follow: The opposite of precede, follow returns the index of the range in subject that is directly followed by the range in x. Overlapping ranges are excluded. NA is returned when there are no qualifying ranges in subject.

let me explain a bit what I want:

I want the nearest gene that is UPSTREAM of the breakpoint if the breakpoint do not overlap any genes.

-----> start

--------------|------------------------|---------------------  geneA in plus strand

-------|-----------------------|-----------------------------  geneB in minus strand

<-----start

|-----|         breakpoint in plus strand

In the case above, I want to return closest gene B which is upstream of the breakpoint, although the end of A is closer to the breakpoint.

If breakpoint overlaps with any genes, no matter what's the strandness of the gene, return the gene.

The reason has to do with my breakpoint strandness https://github.com/hall-lab/svtools/issues/5

I need to make sure the nearest gene is upstream of the breakpoint where the fusions occur.

Thanks again!

Ming

ADD REPLYlink modified 2.9 years ago • written 2.9 years ago by tangming200590
1

Then I think we're on the same page and you should take the strategy in my previous comment. Find overlaps (ignoring strand), wherever there is no overlap for a breakpoint, fill-in the result of follow(). Here, "follow" means that the gene is followed by the breakpoint, which is the same as saying the gene is upstream. It takes into account strandedness.

Something like:

hits <- findOverlaps(breakpoints, genes, select="arbitrary", ignore.strand=TRUE)
hits[is.na(hits)] <- follow(breakpoints[is.na(hits)], genes)
genes[hits]

Thanks Michael, it is much clearer now.

I followed your suggestions and got some error in this post A: getSeq{BSgenome} error: Error in NSBS(i, x, exact = exact, upperBoundIsStrict =

Error in NSBS(i, x, exact = exact, upperBoundIsStrict = !allow.append) :
subscript contains NAs or out-of-bounds indices

ADD REPLYlink modified 2.9 years ago • written 2.9 years ago by tangming200590

As the error says, you can't subscript something like a GRanges with NAs. You just need to handle the case of there being no upstream gene. Easiest way might be to subscript into the gene names or something instead of the genes themselves. Depends on what you need.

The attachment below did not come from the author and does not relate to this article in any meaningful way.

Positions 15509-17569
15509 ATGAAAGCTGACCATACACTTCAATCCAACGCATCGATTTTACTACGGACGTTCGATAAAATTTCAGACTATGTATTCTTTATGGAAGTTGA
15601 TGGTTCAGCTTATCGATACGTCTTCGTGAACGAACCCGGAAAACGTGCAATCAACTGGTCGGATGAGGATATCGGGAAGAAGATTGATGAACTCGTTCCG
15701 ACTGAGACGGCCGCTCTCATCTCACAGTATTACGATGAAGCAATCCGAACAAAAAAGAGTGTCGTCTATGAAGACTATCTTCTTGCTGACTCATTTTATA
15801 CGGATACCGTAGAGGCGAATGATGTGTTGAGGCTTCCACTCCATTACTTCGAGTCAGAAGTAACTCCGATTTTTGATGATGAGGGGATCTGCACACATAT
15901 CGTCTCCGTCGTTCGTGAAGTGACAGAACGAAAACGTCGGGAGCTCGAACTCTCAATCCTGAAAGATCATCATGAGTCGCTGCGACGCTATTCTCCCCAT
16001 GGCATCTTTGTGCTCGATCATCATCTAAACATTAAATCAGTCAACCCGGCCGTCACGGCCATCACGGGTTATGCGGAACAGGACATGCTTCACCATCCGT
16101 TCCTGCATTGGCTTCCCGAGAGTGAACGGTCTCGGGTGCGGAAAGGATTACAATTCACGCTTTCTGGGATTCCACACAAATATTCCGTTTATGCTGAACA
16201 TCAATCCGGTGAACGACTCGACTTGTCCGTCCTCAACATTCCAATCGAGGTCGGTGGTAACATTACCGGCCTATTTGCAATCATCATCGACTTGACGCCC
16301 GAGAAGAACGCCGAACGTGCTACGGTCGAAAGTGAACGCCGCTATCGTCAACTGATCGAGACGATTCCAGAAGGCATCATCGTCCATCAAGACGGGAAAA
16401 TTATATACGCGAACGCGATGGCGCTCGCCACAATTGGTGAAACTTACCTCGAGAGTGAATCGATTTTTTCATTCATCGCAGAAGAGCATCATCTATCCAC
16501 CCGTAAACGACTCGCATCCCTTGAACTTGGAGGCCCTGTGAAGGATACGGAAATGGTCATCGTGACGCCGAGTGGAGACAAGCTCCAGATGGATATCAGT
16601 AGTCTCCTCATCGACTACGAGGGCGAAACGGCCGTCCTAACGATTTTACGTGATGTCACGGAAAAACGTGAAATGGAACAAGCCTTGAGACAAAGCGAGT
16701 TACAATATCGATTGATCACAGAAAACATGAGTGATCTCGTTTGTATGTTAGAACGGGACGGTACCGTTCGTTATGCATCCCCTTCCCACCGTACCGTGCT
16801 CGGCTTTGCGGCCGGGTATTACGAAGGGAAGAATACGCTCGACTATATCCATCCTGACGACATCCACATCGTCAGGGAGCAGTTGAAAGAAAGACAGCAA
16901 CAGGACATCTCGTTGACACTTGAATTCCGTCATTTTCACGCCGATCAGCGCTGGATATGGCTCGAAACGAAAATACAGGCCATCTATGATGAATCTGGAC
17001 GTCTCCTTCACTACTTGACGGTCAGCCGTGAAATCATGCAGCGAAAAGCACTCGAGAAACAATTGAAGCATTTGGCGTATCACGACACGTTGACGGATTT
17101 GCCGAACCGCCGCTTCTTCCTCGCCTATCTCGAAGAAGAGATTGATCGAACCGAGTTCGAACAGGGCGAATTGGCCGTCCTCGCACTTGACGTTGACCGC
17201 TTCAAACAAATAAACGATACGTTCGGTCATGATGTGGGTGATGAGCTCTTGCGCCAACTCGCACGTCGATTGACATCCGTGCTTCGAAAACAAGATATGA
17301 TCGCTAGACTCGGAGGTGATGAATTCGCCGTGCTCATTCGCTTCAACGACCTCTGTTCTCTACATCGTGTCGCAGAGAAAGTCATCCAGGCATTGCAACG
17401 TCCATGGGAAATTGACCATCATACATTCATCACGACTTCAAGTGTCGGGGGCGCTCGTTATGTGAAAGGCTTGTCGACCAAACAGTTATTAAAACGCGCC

Please forgive me for asking it again... I am still a bit confused with follow and precede.

as you said "follow means that the gene is followed by the breakpoint, which is the same as saying the gene is upstream. It takes into account strandedness."  I also read the paper http://journals.plos.org/ploscompbiol/article?id=10.1371/journal.pcbi.1003118

A toy example

> breakpoint<- GRanges(seqnames = "chr1", ranges=IRanges(start=4, width=2), strand = "+")
>
> genes<- GRanges(seqnames = "chr1", ranges=IRanges(start=c(1,8), width=2), strand = "+")

The following does what I expect:
> follow(breakpoint, genes)
[1] 1
> precede(breakpoint, genes)
[1] 2
>
Now change the strandness of the first Range to "-"
> genes2<- GRanges(seqnames = "chr1", ranges=IRanges(start=c(1,8), width=2), strand = c("-", "+"))
## Now it returns NA
> follow(breakpoint, genes2)
[1] NA

If the above holds, then follow will not return geneB in my case:

-----> start

--------------|------------------------|---------------------  geneA in plus strand

-------|-----------------------|-----------------------------  geneB in minus strand

<-----start

|-----|         breakpoint in plus strand

Am I missing anything?...

ADD REPLYlink modified 2.9 years ago • written 2.9 years ago by tangming200590

It now sounds like you indeed want to unstrand() the genes.

But if I do unstrand(), I will get gene A instead of geneB.

-----> start

--------------|------------------------|---------------------  geneA in plus strand

-------|-----------------------|-----------------------------  geneB in minus strand

<-----start

|-----|         breakpoint in plus strand

I see, I think I finally understand what you want. You want to only match features on the same strand, but you want "upstream" defined as left-to-right, not in terms of the direction of transcription. Just call precede() for the negative strand breakpoints and follow() for the positive ones.

I want the nearest gene that is upstream of the breakpoint no matter what the strand of the gene is. However, when consider which gene is more closer to the breakpoint, the strandness of the gene needs to be considered.

The example I showed is with the breakpoint on plus strand, but follow will not give me gene B, but geneA.  I figured it out by your suggestions.  I should resize the width to 1 and unstrand it to get geneB. see below for my codes. I appreciate  very much for your help and patience!

-----> start

--------------|------------------------|---------------------  geneA in plus strand

-------|-----------------------|-----------------------------  geneB in minus strand

<-----start

|-----|         breakpoint in plus strand